Step 4: Create scenes in Character Animator

At this stage I know how many time marker points there are. You don’t have to create a new scene for every lyric. In Sharon’s case she had characters walking around a room for multiple lyrics, so she might go with say 5 long-ish scenes for her videos. I personally tend to have shorter scenes. This is just a question of style, not right and wrong. I plan to take the written down lyrics and time points and think about what scenes I can have to reinforce the lyrics. I may have scenes span several lines of lyrics – not sure yet. But I intend to plan it out before creating all of the scenes.

Create the first scene in a new project in Character Animator. Make sure the scene fps is set to 24. Note that Character Animator does not like colons in the scene names, so it turned them into hyphens below. This scene is going to be frames 1:26:10 through 1:33:07 (I included part of the lyric as a reminder in the scene name as well). I set the duration to the length of the full audio track. It was 3:25:12 which is 3 x 60 + 25 = 205 seconds + 12 frames (0.5 seconds). Character Animator does not show the fractions (so 206 seconds is shown below).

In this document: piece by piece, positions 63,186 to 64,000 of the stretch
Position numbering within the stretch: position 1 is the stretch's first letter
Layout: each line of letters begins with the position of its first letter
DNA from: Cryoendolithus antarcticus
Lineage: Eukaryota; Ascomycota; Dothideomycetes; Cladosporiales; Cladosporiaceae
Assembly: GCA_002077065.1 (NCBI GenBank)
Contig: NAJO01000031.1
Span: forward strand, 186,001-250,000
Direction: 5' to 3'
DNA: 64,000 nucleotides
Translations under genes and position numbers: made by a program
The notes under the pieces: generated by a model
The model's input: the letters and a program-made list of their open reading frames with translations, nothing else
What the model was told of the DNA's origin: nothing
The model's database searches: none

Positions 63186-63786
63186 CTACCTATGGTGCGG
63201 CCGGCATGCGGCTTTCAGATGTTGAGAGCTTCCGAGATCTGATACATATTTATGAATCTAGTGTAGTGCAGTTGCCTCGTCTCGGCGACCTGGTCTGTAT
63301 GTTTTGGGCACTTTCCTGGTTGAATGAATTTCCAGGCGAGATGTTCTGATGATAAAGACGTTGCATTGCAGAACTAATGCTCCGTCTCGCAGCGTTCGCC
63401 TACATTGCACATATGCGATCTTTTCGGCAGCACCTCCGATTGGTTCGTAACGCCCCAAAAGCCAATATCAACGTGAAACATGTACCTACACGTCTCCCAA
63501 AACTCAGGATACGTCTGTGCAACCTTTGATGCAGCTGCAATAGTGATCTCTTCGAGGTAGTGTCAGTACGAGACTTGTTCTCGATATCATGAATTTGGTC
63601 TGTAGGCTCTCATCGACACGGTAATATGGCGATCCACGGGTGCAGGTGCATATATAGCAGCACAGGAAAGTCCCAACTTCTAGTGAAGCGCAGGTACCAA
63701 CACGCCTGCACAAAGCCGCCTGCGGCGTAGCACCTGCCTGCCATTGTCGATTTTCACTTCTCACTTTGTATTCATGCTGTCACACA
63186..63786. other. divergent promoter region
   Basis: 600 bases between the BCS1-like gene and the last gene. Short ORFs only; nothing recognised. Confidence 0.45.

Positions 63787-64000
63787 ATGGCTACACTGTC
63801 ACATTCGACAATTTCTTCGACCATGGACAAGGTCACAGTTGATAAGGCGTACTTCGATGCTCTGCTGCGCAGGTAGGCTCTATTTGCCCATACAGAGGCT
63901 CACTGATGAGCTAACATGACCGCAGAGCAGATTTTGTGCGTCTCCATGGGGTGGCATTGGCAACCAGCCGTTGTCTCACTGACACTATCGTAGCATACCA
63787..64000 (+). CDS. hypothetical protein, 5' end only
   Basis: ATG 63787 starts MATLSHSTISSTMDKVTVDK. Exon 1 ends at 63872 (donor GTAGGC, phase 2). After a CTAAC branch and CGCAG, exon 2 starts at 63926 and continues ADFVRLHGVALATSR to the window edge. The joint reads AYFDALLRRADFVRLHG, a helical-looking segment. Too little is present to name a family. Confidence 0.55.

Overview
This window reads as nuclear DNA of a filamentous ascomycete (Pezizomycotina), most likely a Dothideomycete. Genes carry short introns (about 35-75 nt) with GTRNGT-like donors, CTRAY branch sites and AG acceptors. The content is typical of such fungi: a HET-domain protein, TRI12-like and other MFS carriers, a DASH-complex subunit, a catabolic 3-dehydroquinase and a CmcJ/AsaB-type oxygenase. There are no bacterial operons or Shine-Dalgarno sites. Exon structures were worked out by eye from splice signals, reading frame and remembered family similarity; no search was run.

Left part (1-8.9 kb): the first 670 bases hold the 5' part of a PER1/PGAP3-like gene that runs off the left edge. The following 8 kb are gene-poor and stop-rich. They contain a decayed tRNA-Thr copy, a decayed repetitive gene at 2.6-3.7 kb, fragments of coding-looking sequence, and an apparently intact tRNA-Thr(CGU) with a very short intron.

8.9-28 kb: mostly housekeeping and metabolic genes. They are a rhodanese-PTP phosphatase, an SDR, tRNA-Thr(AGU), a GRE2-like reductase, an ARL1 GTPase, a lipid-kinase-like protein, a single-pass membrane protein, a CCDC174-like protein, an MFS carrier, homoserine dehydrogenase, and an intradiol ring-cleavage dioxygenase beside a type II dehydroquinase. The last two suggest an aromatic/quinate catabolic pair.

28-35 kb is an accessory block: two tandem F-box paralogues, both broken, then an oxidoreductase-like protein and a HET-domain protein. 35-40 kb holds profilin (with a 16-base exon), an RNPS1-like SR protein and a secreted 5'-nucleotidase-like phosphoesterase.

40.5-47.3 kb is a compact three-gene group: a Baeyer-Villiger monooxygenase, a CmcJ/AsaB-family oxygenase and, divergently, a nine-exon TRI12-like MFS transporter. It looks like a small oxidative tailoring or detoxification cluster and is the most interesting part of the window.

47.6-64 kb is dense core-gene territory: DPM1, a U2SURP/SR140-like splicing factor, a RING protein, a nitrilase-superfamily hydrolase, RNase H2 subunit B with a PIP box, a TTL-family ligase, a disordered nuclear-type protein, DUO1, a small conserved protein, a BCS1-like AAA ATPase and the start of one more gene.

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Step 5: Import the same audio file as in Premier Pro

Import the audio clip and drag it into the scene. (Line it up with the start of the scene.) That is, the scene has the FULL audio, not just the part wanted. Note if you zoom in, Character Animator will show the frame numbers from the start of the video.

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Select the scene and use “Edit” / “Duplicate” to make copies with the audio track and length set up.

You can also add time markers (via the menu, select “Timeline” / “Add Marker”) to note where the scene starts. For 1:26:10 I scrolled to 1:26 (frame 2064) then moved forward 10 frames (to frame 2074). Repeat for the end of the scene (using “Timeline” / “Add End Marker”).